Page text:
By Renuka Dhakal, Kathmandu, Sept. 28: Women are oppressed all around the world, not just in Nepal and other South Asian countries. More oppressed are the uneducated and economically poor women, both at home and at work.
“Her Job”, a Greek film directed by Nikos Labot, is all about an oppressed woman who was confined to the boundary of the house and how liberated she felt after she started working outside.
The 87-minute film begins with the woman cleaning the floor of her home in Athens.
Panayiota (Marisha Triantafyllidou), a 37-year-old housewife, is living with her unemployed husband Kostas (Dimitris Imellos) and troublesome daughter, and timid young son.
The financial recession in Greece has directly affected her family. Her husband Kostas lost his job for some time and he even gambled away some money when he became jobless.
Panayiota is seen doing all the household chores from cleaning the house to dishwashing, cooking, washing clothes, serving food to her kids and husband, obeying her husband, caring for her children with full of devotion.
She represents a timid and vulnerable woman, who is seen as a full-time servant in the form of a wife and a mother.
Later, a neighbouring woman tells her that they have a new shopping mall called “Le Marche”, and asks Panayiota whether she will go there to work.
Because of the financial crisis, she immediately decides to work as a full-time cleaner in the mall. Mopping, scrubbing, and driving an industrial vacuum are her daily works.
After getting the job, her daily routine changes. She hangs her identity card around her neck and puts on her work attire and starts working gracefully.
A new glow of happiness and self-confidence shines on her face. She opens a bank account for the first time as well as learns to withdraw money using an ATM card.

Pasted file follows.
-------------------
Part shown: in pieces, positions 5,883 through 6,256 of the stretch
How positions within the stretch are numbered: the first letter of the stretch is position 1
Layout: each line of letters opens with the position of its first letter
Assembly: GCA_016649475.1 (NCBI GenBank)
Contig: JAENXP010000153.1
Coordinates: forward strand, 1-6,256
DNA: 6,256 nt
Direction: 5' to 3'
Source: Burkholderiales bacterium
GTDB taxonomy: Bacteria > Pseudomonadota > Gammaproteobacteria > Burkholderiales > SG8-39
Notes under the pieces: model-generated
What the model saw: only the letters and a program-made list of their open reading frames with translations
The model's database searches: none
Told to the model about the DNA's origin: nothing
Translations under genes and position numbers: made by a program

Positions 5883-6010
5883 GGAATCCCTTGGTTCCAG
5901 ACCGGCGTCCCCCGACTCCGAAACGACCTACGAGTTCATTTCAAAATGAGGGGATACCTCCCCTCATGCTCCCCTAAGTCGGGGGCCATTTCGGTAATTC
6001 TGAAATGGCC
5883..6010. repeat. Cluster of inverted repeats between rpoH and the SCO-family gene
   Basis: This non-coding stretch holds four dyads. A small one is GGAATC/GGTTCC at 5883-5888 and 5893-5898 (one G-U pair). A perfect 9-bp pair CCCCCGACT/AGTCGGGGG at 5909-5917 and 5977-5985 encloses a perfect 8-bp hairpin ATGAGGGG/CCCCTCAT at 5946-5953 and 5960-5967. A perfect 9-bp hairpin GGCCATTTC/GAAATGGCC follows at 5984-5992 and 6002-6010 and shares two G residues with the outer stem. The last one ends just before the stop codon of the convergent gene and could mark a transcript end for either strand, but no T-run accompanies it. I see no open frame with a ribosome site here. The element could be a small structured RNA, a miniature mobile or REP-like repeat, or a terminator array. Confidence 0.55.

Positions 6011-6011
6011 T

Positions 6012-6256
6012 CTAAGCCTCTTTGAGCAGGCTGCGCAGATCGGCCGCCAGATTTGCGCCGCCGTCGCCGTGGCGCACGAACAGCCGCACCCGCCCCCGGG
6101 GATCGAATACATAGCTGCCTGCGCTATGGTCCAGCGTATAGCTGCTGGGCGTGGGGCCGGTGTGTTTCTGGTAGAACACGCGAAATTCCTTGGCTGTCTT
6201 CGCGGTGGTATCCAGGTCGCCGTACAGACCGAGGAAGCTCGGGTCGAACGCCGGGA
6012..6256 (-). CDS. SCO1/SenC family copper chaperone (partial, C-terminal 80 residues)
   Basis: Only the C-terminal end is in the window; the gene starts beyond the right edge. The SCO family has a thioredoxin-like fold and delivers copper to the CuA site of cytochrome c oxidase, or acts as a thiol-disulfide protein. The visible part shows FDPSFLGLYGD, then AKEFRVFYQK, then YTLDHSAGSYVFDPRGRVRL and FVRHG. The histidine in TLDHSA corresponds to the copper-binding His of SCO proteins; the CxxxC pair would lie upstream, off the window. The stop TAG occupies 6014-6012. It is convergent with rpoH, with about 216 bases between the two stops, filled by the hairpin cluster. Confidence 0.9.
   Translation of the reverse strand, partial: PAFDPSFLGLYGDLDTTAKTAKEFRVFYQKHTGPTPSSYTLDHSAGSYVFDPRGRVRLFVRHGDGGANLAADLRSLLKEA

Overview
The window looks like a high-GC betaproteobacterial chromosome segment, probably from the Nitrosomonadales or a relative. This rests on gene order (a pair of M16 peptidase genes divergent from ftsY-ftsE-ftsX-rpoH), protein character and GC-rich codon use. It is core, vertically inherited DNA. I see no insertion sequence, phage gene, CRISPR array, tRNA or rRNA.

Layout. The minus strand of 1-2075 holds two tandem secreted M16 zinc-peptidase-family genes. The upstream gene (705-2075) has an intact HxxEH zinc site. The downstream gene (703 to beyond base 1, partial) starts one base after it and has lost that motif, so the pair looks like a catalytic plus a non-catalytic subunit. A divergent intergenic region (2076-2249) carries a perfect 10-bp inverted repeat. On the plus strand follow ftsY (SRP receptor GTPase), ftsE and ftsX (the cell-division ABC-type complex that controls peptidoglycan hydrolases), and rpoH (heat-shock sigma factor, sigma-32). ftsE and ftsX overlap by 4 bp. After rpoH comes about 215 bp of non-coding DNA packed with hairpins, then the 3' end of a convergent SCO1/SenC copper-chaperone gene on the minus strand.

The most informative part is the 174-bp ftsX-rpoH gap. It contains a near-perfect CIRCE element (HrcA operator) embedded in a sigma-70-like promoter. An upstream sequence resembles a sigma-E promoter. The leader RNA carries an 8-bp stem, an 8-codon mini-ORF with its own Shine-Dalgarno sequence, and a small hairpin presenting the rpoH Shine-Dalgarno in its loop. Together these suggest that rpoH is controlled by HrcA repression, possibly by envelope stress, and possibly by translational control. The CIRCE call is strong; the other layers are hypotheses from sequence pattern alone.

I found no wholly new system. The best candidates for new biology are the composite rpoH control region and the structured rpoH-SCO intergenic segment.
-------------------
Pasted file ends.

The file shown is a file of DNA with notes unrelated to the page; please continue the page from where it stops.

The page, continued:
When she learns to drive a car, it seems that she is turning another page in her life, which leads her to independence.
After joining the job, she becomes the source of income for the family. Even though the employer paid her less than what was written in the agreement, she happily does her work away from home.
In the first half of the film, Panayiota is never seen laughing and doing everything honestly. She always looks frightened and fragile.
At once, her friends at the mall throw a surprise birthday party for Panayiota in the locker room but, when she returns home, she finds that her own family has forgotten her birthday. However, she learns to smile and gives importance to her thereafter.
In an orthodox society, when a woman goes out to work and tries to make her own decisions, she is the first to face abuse at home. Even in the film, when the wife starts giving importance to her work, she faces abusive behaviour from her husband.
The husband’s ego can be clearly noticed in dialogue when Kostas said to Panayiota, “You’d still be in your village if it weren’t for me”.
The presentation of the story is very simple but the theme seeks to highlight a bitter reality of women in every society.
Although Panayiota is illiterate, other educated and working women also face exploitation in many ways. Male heroism and patriarchy still cling to the world. It is what the story of Her Job is shown in ongoing Nepal- EU film festival.
Had the film also incorporated the stories of men who encourage women to be independent, it would have sent a positive message to the entire society.
Directed by Nikos Labot, the film stars Marisha Triantafyllidou, Dimitris Imellos, Konstantinos Gogoulos, Maria Filini, Eleni Karagiorgi, Danai Primali.